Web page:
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So him he foil'd; and put to sudden flight,
By aim of wit, the foul Stimphalides

And while we say, he master'd men by might,
Behold in person of this Hercules,

It liketh me to figure Chastity;
His labour like that foul unclean desire,
That under guide of tickling fantasy
Would mar the mind through pleasure's scorching

And who hath seen a fair alluring face,
A lusty girl, yelad in quaint array,

Whose dainty hand makes music with her lace,
And tempts thy thoughts, and steals thy sense away:

Whose ticing hair, like nets of golden wire,
Enchain thy heart; whose gait and voice divine

Enflame thy blood, and kindle thy desire;
Whose features wrap and dazzle human eyne:

Who hath beheld fair Venus in her pride
Of nakedness, all alabaster white,

In ivory bed, strait laid by Mars his side,
And hath not been enchanted with the sight;

To wish to dally, and to offer game,
To coy, to court, et caetera to do;

(Forgive me, Chastness, if in terms of shame,
To thy renown, I paint what longs thereto.)

Who hath not liv'd, and yet hath seen, I say,
That might offend chaste hearers to endure?

Who hath been haled on to touch and play,
And yet not stoopt to pleasure's wanton lure;

Crown him with laurel for his victory,
Clad him in purple, and in scarlet dye,

Enroll his name in books of memory,
Ne let the honour of his conquest die

More royal in his triumph, than the man
Whom tigers drew in coach of burnish'd gold;

In whom the Roman monarchy began,
Whose works of worth no wit hath erst controll'd :

Elysium be his walk, high heaven his shrine,
His drink sweet nectar, and ambrosia

The food that makes immortal and divine,
Be his to taste, to make him live for aye!

And that I may, in brief, describe his due,
What lasting honour Virtue's guerdon is,

So much and more his just desert pursue,
Sith his desert awards it to be his.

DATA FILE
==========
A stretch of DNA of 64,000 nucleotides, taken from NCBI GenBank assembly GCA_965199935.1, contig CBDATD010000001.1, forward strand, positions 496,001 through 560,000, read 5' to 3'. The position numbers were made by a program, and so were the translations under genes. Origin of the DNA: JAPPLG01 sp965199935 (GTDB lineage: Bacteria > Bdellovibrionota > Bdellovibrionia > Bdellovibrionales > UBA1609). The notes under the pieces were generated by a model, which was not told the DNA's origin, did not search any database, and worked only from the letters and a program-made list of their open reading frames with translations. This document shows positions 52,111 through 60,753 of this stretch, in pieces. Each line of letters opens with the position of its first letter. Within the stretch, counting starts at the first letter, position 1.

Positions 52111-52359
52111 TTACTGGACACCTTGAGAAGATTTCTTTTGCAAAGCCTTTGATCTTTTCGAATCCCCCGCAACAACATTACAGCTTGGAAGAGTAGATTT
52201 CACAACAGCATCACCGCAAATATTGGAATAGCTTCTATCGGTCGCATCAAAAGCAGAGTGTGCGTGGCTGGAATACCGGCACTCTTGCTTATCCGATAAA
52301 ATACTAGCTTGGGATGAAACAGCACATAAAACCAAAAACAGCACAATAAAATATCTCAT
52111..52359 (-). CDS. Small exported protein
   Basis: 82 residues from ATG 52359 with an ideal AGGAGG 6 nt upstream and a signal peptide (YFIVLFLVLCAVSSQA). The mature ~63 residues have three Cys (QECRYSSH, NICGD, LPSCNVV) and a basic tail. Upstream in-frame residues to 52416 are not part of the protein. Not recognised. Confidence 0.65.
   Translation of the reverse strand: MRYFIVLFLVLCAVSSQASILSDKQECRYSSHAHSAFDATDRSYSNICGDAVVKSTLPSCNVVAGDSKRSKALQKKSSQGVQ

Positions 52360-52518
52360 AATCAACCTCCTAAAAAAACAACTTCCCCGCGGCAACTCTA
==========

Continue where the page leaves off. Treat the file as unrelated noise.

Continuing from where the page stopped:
L'EN voy.

To thee, in honour of whose government
Entitled is—this praise of Chastity,

My gentle friend, these hasty lines are meant;
So flowereth Virtue like the laurel-tree,
Immortal green that every eye may see:

And well was Daphne turn'd into the bay,

Whose Chasteness triumphs, grows, and lives for aye! CORIDON AND MELAMPUS’ SONG,”

From England's Helicon, 1600.

CoR. Melampus, when will Love be void of fears?
MEL. When Jealousy hath neither eyes nor ears.
CoR. Melampus, when will Lovebethroughly shriev'd?
MEL. When it is hard to speak, and not believ'd.
CoR. Melampus, when is Love most mal-content?
MEL. When lovers range, and bear their bows unbent.
CoR. Melampus, tell me when Love takes least harm?
MEL. When swains' sweet pipes are puft, and trulls
are Warm.
Con. Melampus, tell me when is Love best fed ?
MEL. When it has suckt the sweet that ease hath
CoR. Melampus, when is time in Love ill spent?t
MEL. When it earns meed and yet receives no rent.
CoR. Melampus, when is time well spent in Love?
MEL. When deeds win meed, and words love works
do prove.

* This song formed part of the Hunting of Cupid, see p. 261. t So stands the line in England's Helicon, 1600, Malone's copy of which is now before me: in the reprint of that very rare work (in the British Bibliographer,) it is incorrectly given thus: “Melampus, when is Love in time ill-spent.”



From England's Parnassus, 1600."

At Venus' entreaty for Cupid her son
These arrows by Vulcan were cunningly done.
The first is Love, as here you may behold,
His feathers, head, and body, are of gold:
The second shaft is Hate, a foe to love,
And bitter are his torments for to prove:
The third is Hope, from whence our comfort springs,
His feathers [they] are pull'd from Fortune's wings:
Fourth Jealousy in basest minds doth dwell,
This metal Vulcan's Cyclops sent from hell.

* E. P. p. 177, under the head Love. These verses are (as I suspected before I had seen the Drummond MSS.) a portion of the Hunting of Cupid : see p. 261.

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